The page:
Search

 

Cablegate: Sri Lanka Transparency of Budgets/Military

This record is a partial extract of the original cable. The full text of the original cable is not available.

240959Z Nov 04

UNCLAS SECTION 01 OF 02 COLOMBO 001907

SIPDIS

STATE EB/IFD/OMA:L. GALLAGHER
TREASURY FOR OASIA/MDM:J. FRANCO

E.O 12958: N/A
TAGS: ECON EFIN EAID CE
SUBJECT: SRI LANKA TRANSPARENCY OF BUDGETS/MILITARY
SPENDING

Ref: STATE 239929

1. POST RESPONSE TO REFTEL FOLLOWS:

A. General Overview of Auditing Procedures:

2. In Sri Lanka, the Auditor General (AG), a
civilian authority, audits military expenditures as
well as expenditure of all other government agencies.
The Constitution provides for the appointment of the
AG by the President. The AG has assigned audit units
to the three armed forces and the Ministry of
Defense. They carry out an annual audit of each
department supported by a continuous audit process.

3. The audits are performed according to guidelines
established by the Auditor General's Department and
the Treasury (including Financial Regulations of the
Government). There are no special audit frameworks
for military audits. Audit reports (i.e. performance
audit reports) for the armed forces and the defense
ministry are sent to the legislature (Parliament).
They are not published for public scrutiny although
audit reports for government agencies are required to
be published (Mano, what does this mean? Please
clarify - are they not published due to lack of
resources or simply a failure to fulfill their
obligations?). The Public Accounts Committee (PAC),
a standing committee of the Parliament, reviews the
accounts and can call the armed forces chiefs and the
Defense Secretary for discussions. PAC deliberations
are not open to the public. More detailed confidential
management reports are sent to the Secretary to the
Ministry of Defense (a civilian) and the heads of the
three armed forces. PAC can call for Management reports
prepared by the Auditor General's Department.

4. The World Bank's Country financial accountability
assessment study for Sri Lanka (published in 2003)
found public audit (in general) in Sri Lanka to be
weak and identified quality, relevance, and
timeliness of audit information as areas needing
improvement. The study also stated that defense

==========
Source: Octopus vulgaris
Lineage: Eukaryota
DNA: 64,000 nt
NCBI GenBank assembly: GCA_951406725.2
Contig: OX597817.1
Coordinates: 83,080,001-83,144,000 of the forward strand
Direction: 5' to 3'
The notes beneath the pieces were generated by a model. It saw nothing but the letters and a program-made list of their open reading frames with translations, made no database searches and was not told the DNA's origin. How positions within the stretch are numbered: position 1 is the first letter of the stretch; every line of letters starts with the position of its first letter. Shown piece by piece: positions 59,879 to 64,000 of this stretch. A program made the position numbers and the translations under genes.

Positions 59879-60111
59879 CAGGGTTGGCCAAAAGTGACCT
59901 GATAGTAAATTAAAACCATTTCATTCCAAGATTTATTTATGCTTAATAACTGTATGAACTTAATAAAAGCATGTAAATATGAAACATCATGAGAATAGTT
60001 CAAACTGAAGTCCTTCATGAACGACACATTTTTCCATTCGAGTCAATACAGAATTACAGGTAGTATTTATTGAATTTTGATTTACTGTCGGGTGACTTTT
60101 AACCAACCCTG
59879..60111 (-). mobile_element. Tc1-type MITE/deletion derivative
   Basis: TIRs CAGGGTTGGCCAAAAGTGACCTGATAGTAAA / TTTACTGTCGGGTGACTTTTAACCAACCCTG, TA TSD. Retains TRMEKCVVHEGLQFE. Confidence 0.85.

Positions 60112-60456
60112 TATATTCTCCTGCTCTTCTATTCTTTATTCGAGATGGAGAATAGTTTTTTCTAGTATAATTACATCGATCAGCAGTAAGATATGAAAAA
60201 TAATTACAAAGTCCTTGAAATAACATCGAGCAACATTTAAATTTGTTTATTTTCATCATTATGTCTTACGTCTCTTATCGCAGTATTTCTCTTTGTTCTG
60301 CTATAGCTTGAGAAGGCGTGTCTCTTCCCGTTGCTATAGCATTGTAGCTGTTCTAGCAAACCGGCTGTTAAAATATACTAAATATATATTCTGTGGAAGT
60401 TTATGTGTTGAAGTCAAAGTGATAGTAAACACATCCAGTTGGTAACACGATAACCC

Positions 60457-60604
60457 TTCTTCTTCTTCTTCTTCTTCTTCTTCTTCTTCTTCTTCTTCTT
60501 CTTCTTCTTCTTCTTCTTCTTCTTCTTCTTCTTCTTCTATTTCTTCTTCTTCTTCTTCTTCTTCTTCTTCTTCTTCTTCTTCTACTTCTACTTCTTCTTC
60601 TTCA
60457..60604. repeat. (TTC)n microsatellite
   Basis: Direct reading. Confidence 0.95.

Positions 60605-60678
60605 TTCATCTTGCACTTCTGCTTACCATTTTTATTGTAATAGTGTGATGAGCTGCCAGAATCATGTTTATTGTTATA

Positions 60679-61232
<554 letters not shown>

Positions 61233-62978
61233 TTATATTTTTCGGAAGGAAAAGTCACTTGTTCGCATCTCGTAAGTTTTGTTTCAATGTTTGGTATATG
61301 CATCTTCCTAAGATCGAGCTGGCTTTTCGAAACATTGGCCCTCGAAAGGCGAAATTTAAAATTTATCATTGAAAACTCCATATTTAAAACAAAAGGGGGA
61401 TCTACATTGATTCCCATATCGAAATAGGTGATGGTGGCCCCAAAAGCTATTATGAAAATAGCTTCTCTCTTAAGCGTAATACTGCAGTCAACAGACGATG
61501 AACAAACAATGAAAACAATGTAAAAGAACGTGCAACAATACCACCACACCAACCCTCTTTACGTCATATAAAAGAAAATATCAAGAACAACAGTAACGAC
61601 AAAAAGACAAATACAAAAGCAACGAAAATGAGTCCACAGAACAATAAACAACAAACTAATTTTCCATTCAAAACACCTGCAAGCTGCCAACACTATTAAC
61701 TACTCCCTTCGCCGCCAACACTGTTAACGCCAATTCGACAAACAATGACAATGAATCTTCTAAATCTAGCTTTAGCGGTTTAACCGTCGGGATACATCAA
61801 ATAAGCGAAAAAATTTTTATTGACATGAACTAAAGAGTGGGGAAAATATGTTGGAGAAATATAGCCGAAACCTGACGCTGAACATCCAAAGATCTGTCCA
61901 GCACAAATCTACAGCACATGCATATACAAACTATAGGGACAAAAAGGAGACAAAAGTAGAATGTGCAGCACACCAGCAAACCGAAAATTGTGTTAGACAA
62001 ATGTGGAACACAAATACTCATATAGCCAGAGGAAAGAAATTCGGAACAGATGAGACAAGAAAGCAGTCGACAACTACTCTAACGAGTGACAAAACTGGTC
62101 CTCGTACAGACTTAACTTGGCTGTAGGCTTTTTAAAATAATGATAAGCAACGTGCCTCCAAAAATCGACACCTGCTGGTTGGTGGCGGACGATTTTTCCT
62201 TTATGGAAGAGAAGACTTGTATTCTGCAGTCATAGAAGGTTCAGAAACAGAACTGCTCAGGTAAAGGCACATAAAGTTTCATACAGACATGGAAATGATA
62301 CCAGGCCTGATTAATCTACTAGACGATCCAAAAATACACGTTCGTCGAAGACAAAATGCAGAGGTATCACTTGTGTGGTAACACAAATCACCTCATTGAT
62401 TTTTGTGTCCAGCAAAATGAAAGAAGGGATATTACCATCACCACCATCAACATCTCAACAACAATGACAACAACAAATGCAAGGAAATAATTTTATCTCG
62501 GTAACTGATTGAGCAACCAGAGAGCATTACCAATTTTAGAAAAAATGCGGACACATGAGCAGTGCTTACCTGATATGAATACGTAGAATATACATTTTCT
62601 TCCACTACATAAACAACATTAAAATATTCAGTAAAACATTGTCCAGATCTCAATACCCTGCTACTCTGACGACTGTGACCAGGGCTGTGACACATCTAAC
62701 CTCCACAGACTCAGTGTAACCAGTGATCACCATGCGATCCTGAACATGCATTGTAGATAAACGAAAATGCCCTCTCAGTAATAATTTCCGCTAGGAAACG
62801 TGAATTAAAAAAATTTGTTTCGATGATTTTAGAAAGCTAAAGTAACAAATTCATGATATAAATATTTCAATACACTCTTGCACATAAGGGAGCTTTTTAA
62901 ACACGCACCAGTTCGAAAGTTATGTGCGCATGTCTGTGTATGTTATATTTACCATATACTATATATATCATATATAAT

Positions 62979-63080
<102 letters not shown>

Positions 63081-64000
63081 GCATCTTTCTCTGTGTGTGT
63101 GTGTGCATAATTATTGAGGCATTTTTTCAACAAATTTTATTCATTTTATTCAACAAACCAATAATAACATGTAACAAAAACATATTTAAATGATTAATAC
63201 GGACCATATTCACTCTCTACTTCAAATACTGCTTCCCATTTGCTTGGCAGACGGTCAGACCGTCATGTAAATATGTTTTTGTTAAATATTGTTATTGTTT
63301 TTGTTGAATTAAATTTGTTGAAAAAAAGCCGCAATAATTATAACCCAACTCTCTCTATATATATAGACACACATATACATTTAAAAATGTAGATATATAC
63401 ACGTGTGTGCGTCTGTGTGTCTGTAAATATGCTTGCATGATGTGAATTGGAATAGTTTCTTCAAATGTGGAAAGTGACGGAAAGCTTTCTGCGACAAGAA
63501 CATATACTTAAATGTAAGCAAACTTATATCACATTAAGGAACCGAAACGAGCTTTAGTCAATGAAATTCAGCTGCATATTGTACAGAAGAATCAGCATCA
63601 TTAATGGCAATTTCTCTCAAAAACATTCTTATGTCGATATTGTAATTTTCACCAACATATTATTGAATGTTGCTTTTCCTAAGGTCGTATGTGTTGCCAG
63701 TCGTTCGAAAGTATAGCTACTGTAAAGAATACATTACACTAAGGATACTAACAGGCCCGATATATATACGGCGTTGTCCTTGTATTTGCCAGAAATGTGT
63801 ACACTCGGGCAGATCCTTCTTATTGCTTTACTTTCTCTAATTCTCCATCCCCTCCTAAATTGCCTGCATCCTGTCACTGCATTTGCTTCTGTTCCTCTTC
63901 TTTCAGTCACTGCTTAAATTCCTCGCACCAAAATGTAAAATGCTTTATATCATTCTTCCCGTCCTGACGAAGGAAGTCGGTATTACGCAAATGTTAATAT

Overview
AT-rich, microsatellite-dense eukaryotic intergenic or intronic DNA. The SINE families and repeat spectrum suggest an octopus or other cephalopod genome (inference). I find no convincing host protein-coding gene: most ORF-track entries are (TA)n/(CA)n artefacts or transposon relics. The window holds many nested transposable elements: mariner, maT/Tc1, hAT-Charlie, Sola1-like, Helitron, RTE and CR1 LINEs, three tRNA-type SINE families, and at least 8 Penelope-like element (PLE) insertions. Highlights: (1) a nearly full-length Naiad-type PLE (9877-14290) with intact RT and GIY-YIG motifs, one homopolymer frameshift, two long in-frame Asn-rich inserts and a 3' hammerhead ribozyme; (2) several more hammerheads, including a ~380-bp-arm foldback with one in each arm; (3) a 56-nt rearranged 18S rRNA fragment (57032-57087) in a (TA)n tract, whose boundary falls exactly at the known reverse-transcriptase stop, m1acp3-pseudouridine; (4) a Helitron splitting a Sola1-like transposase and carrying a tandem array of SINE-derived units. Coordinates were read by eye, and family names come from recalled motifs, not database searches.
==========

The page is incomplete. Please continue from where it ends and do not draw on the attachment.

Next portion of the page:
expenditures were exempted from audit in the recent
past by invoking a special provision in the
Government Financial Regulation citing national
security interests and Auditor General was denied
access to records. We understand that audits were
carried out, but certain expenditures were not
audited. (see para B. below)

B. The Military Budget and On-Budget and Off-Budget
Revenues and Expenses

5. The Government of Sri Lanka's defense budget
includes the budgets of the three armed forces (Army,
Navy and Air Force). Police are under the budget of
the Ministry of Public Security, Law and Order.

6. The Financial Regulations of the Government
allows the President to approve "secret payments" in
the interest of national security. The Auditor
General does not audit these payments and has to rely
on a certification by the President and Finance
Minister. Sources at the Sri Lanka Chapter of the
Transparency International see this and the provision
for single source procurement in the armed forces,
which are not examined meaningfully by the Auditor
General's Department, as key weaknesses in the
auditing process of military budgets. Further
confirming shortcomings in military accountability,
in 2002, the Government had to meet several
unbudgeted (unaccounted) defense bills incurred in
previous years (under another regime).

C. Military Component of the National Budget

7. The military component of the Government of Sri
Lanka budget continues to hold a very important
position and accounts for a substantial portion of
government expenditure, due to the civil war in Sri
Lanka. Following the 2002 ceasefire agreement
between the Liberation Tigers for Tamil Ealam (LTTE)
and the Government of Sri Lanka, the war situation
has eased and the Government has been able to reign
in military spending to some extent. However, as the
LTTE has not yet given up arms and territory and not
fully given up terrorist activities the Government
continues to allocate large sums for defense and has
not demobilized combatants. The defense expenditure
accounts for 10 percent of total government
expenditure (2005 proposed) or about 2.48% of GDP. A
parliamentary debate of the defense expenditure takes
place following the annual budget presentation.
Lunstead

© Scoop Media

 
 
 
World Headlines

 

UN News: ‘Things Have To Change’ Canada’s Trudeau Declares Amid COVID-19 Pandemic

The COVID-19 pandemic has revealed that the world must change, as multilateral systems established decades ago are not working as they should, Prime Minister Justin Trudeau of Canada told the UN General Assembly on Friday. “The world is in crisis, and ... More>>

Assange's Hearing: Latest Observations From Court

Despite severe restrictions on observers, Reporters Without Borders (RSF) is the only NGO that has gained access to the hearing, and we’ve managed to monitor proceedings on most days. We will continue to do so whenever possible. Yesterday I was in court ... More>>

USA: Investors ‘freaking’ Over Possible Contested Outcome Of Election: Poll

A disputed result in November’s U.S. presidential election is now the number one concern for investors – even ahead of a second wave of Covid-19 – according to a new global survey. The poll carried out by deVere Group, one of the world’s largest ... More>>

ILO: Impact On Workers Of COVID-19 Is ‘catastrophic’

COVID-19 has had a “catastrophic” impact on workers, the head of the International Labour Organization ( ILO ) said on Wednesday, with lost working hours higher than originally forecast, and equivalent to 495 million full-time jobs globally in the ... More>>